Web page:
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Thread: T Max Developer

  1. #1
    DSLR's Avatar
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    T Max Developer

    I bought a dusty bottle of T Max developer at my local camera shop today and when I got back home I noticed there was no seal on it. Is there suppose to be one? Does it expire if opened? I also bought stop bath and there is no seal on it either. I spent $30 there so I'm not too happy.

  2. #2

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    Yes, every Kodak bottle (at least every bottle in Europe) is factory sealed.

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    MattKing's Avatar
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    The US packaged HC-110 had no seal.

    Polymax-T developer has no seal.

    I've had my bottle of Kodak Stop bath open so long I cannot remember if it had a seal.

    The ONLY thing I don't like about Ilford liquid chemistry is how it is just about impossible to get the seal opened and totally removed from the bottles.

    The T-Max developer bottle should have an expiry date on it.
    Matt

    “Photography is a complex and fluid medium, and its many factors are not applied in simple sequence. Rather, the process may be likened to the art of the juggler in keeping many balls in the air at one time!”

    Ansel Adams, from the introduction to The Negative - The New Ansel Adams Photography Series / Book 2

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    Ektagraphic's Avatar
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    I cannot seem to remember either....I just looked at some T-Max developer at Calumet and there was no expiration date on it so I passed it up.
    Helping to save analog photography one exposure at a time

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    selmslie's Avatar
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    T-Max and especially HC-110 keep very nicely at normal temperatures. Neither comes with a seal other than the top being screwed on tightly.

    Nothing seems to keep as long as Rodinal, but maybe that is because we don't use it up regularly.

  6. #6
    chriscrawfordphoto's Avatar
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    Tmax Developer isn't sealed in the USA. Many years ago, when it came in the original square bottle, it did have a seal, but the current round bottles never had one.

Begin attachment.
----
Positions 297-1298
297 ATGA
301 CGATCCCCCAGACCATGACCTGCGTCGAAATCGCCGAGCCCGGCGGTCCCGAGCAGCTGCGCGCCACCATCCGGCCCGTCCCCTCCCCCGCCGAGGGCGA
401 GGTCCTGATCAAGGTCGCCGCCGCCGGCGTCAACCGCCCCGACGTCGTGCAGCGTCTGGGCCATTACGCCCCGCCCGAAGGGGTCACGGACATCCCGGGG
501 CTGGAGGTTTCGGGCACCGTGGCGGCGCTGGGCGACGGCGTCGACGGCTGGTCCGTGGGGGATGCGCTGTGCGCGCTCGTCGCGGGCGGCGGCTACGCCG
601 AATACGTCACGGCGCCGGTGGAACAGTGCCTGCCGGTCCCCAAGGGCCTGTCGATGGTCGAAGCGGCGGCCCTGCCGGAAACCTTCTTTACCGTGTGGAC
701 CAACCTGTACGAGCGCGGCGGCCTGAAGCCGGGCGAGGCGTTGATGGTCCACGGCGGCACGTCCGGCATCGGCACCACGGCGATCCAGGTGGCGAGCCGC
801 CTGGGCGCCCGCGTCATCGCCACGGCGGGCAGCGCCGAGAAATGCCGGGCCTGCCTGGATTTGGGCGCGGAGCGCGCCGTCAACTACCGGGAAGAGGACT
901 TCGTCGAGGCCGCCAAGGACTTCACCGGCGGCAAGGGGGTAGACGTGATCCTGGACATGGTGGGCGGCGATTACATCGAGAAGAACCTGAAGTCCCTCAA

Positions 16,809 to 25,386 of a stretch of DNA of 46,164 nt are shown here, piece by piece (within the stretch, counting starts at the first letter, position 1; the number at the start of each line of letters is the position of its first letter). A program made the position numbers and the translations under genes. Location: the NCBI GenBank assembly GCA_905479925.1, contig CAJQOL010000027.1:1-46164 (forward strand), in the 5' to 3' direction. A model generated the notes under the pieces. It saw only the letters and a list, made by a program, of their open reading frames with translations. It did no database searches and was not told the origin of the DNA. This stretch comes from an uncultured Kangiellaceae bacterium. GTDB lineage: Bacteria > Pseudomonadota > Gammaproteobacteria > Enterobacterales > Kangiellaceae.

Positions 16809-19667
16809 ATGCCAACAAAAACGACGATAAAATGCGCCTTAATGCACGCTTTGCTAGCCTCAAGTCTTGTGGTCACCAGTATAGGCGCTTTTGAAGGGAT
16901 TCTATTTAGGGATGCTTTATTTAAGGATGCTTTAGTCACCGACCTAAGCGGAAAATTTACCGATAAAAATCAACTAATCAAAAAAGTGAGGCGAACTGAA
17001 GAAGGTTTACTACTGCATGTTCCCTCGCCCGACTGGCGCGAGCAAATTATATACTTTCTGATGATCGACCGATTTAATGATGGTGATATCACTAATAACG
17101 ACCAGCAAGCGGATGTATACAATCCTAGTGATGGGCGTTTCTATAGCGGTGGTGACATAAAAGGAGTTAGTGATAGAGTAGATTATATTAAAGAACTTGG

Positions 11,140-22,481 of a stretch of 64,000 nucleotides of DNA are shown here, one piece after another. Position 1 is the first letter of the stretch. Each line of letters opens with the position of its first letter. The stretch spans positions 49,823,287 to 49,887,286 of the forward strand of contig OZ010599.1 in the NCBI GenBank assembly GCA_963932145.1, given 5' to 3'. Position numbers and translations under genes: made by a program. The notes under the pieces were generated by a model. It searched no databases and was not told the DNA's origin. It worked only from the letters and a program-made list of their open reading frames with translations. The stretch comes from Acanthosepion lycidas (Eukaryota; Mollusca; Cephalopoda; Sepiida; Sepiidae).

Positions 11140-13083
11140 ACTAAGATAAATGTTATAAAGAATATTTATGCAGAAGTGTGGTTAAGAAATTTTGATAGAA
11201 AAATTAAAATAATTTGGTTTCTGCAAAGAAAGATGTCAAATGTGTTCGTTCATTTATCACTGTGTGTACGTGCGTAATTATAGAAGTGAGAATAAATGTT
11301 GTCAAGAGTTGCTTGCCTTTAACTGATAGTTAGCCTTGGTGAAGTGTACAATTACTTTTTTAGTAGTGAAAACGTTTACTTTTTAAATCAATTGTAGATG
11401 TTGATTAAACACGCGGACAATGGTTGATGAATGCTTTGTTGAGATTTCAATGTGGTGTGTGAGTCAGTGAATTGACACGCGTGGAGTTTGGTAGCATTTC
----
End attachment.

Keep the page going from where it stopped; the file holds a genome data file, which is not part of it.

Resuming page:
Chris Crawford
    Fine Art Photography of Indiana and other places no one else photographs.

    http://www.chriscrawfordphoto.com

    My Tested Developing Times with the films and developers I use

    Become a fan of my work on Facebook

    Fort Wayne, Indiana

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    cliveh's Avatar
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    I know this is a bit off OP, but can someone explain to me why T Max requires it's own developer and how this is advantageous to any standard PQ developer?

    “The contemplation of things as they are, without error or confusion, without substitution or imposture, is in itself a nobler thing than a whole harvest of invention”

    Francis Bacon

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    DSLR's Avatar
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    Thanks. I could have sworn that the bottle of HC-110 had a seal on it, that's why I was wondering.

    Quote Originally Posted by cliveh View Post
    I know this is a bit off OP, but can someone explain to me why T Max requires it's own developer and how this is advantageous to any standard PQ developer?
    Actually, from what I've been reading, T Max developer seems to be a bit unpopular. T Max film doesn't require its own developer though.

  9. #9
    DSLR's Avatar
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    Another question: I have a bottle of Kodafix thats been open for 5 or 6 months. There's some funky brown stuff inside of the bottle...will it still work? I only used it once so it's mostly filled.

  10. #10
    selmslie's Avatar
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    Quote Originally Posted by cliveh View Post
    I know this is a bit off OP, but can someone explain to me why T Max requires it's own developer and how this is advantageous to any standard PQ developer?
    Tmax films do not really require their own developer. It's just that Kodak marketed them that way and designed the developer to work well with those films, especially for push processing and higher temperatures (25C rather than 20C).

    The films work well with other developers like Xtol, D76/ID11, Rodinal, etc. and the developer works well with other 35mm and medium format films. Unless you use the replenished version, the developer is a little costly for large format.

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